Clayton Christensen and the disruptive-innovation crew from Harvard -- who developed the NewspaperNext program with the American Press Institute -- struggle to get us to understand how and why simple, low-end, inadequate, "junk" products and services so often topple the big guys.
Take Twitter, for example. One look at the public timeline will tell you it's a vast ocean of utter crap. It's pathetically simple, often unreliable, and even some of its heaviest users are constantly whining about how something else would be better.
But it's open, with a publicly available programming interface. Suddenly you have a whole constellation of Twitter applications, Firefox extensions, image-handling, URL-shortening, conversation-tracking and buddy-recommending services created by third parties.
And now you have the Poynter Institute running a Twitter journalism webinar. Hundreds of newspapers and thousands of journalists are figuring out ways to fit Twitter in with what they do. The most compelling news photo I've seen this year came when Janis Krums was riding a ferry across the Hudson River. His cellphone photo of the downed US Airways plane was instantly "retweeted" and forwarded and relayed all over the planet.
Is it journalism? Why should we care? It is what it is.
One of the low-end, disruptive examples Christensen points to is Linux, which I first used in 1993 or so.
I bought a used '386 PC from a junk dealer and set it up at home. It had no windowing system, just a command line. It had very little networking capability, just dialup. It was unstable. I downloaded patches from Finland every week and recompiled the alpha-state kernel.
It was really just a toy for the college students, amateurs and hobbyists who were the primary developers of Linux back then. I had fun with it.
By 1995, I was in the middle of the Star Tribune Online project in Minneapolis, and our dozen staffers had a problem. Some of them were using Macs. Others were using Windows95 (we started with a pre-release version). We couldn't share files. Left brain couldn't even talk to right brain.
So I installed an early version of Red Hat Linux on a spare PC. Installing it was a struggle. It didn't solve the problem immediately, but it came with Samba, which could talk to the PCs, and I found the source code to Netatalk, which implemented Appletalk protocol for Unix.
After a bit of fiddling with the C source code I got Netatalk to compile. Suddenly this toy operating system was doing a crucial business job. And it was a job that both Microsoft and Apple had intentionally left untouched because it served their purposes to create separate universes with maximum customer lock-in.
Over a decade passes. Microsoft and Apple both make major improvements to their product line. But Linux creeps up on the server side, and eventually becomes the Gold Standard for Web operations. It runs on supercomputers. It runs on cellphones. Your Tivo and your wifi router and your print server probably run embedded Linux, and it comes on those $270 netbooks down at the Target store.
Suddenly Microsoft looks like an inept Soviet-style bureaucracy, and people begin wondering whether its day has passed.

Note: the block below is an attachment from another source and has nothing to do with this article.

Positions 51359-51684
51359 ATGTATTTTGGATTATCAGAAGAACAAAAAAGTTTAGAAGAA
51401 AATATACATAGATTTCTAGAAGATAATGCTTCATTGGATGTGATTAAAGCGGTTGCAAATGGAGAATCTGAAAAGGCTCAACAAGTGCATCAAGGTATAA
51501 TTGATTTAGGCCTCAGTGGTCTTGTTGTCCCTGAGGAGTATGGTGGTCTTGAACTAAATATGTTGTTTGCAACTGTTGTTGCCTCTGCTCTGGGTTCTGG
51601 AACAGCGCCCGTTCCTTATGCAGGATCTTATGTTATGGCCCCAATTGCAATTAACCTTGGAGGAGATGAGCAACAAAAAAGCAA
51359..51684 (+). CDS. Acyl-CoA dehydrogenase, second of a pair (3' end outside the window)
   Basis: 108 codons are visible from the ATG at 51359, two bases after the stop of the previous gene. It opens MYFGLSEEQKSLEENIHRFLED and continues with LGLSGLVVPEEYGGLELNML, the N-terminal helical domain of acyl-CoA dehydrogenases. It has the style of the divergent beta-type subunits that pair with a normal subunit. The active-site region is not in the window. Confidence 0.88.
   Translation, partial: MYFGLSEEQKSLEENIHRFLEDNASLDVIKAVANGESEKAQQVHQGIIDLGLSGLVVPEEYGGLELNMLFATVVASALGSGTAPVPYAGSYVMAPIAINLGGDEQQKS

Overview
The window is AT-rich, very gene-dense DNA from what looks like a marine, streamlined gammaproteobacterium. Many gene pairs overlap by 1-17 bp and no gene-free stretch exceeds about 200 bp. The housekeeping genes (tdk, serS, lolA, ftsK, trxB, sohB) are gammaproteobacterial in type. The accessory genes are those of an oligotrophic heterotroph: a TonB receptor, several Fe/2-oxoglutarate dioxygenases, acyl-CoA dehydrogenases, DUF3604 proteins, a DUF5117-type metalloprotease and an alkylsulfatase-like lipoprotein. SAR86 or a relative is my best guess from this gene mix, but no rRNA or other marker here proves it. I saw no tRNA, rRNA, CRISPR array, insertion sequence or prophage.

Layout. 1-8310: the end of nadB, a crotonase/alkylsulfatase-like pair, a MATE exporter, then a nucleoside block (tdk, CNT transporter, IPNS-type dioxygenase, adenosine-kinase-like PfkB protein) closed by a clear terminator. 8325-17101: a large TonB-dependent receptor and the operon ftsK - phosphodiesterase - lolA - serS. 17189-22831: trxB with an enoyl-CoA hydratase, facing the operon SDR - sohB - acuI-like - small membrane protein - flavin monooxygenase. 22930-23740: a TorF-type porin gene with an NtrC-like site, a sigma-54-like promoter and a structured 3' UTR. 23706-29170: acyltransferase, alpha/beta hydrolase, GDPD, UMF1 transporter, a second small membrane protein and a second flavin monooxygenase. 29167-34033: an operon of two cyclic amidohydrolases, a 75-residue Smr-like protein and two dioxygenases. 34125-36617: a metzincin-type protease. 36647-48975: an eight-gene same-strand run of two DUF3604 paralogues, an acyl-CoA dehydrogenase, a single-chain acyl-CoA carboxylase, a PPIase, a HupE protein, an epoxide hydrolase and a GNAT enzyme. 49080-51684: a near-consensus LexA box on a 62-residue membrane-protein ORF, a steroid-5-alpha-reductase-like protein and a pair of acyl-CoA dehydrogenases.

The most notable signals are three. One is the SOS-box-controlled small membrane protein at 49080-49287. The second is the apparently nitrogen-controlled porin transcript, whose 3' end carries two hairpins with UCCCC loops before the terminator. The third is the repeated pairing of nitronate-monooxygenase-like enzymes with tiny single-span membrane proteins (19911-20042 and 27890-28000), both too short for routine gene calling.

Can we see this pattern in newspapers? Of course we can, and you don't even have to look at the Internet to find it. Daily print newspapers for years have intentionally ignored vast areas of their own business:
- Reporters won't cover "chicken dinner" news. It doesn't meet the "threshhold."
- A hunter brings in a picture of the deer he shot over the weekend. Newspaper won't run it; the quality is too low, and besides, dead Bambi offends somebody on the copy desk.
- Ad sales force won't call on the bars downtown. They're too little to worry about, and besides, half of them don't pay their bills.
- Garage sale junk ads are a nuisance. It costs more to take the ad on the phone than you get paid. Raise the classified rates until the problem goes away.
So somebody else steps in to meet the need: a shopper, an alternative weekly (we used to call them underground newspapers back in the hippie era). And they're a joke, until they start getting the real estate agencies and car dealers.
The people Mark Potts labels printies, short for Printosaurus Rex, dismissed the Internet for over a decade as a fad, a toy, the realm of pajama bloggers, blah, blah, blah. But now the Internet has become deeply embedded in American life, with news audiences integrating news from traditional sources with a vast set of Internet resources, many of which may still look like toys to the printies.
Most of the disruptive-innovation tales in Christensen's collection do not end in the outright demise of the big, aging incumbent. They lead instead to a marginalization, and in the case of the big steel mills that Christensen points to as examples, widespread bankruptcies and many mill closings. Yet we still have big steel mills, and some of them apparently are doing fairly well.
So here's what you should expect in the next five years:
- More layoffs from Microsoft as its once-absolute hold on computing becomes weak. But don't dance on its grave; Microsoft is not going away.
- More migration of time and attention to the Internet, much of it centered on strange new activities like Twitter that seem at first to be -- well, complete wastes of time. But TV, movies, radio and print will continue to play major roles.
- More newspaper layoffs and bankruptcies and print shutdowns. But printed newspapers will persist and even thrive in many situations, and in some cases new printed newspapers will arise in the ashes of failed daily giants. They will be different from the ones they replace
- Linux everywhere. I had to say it.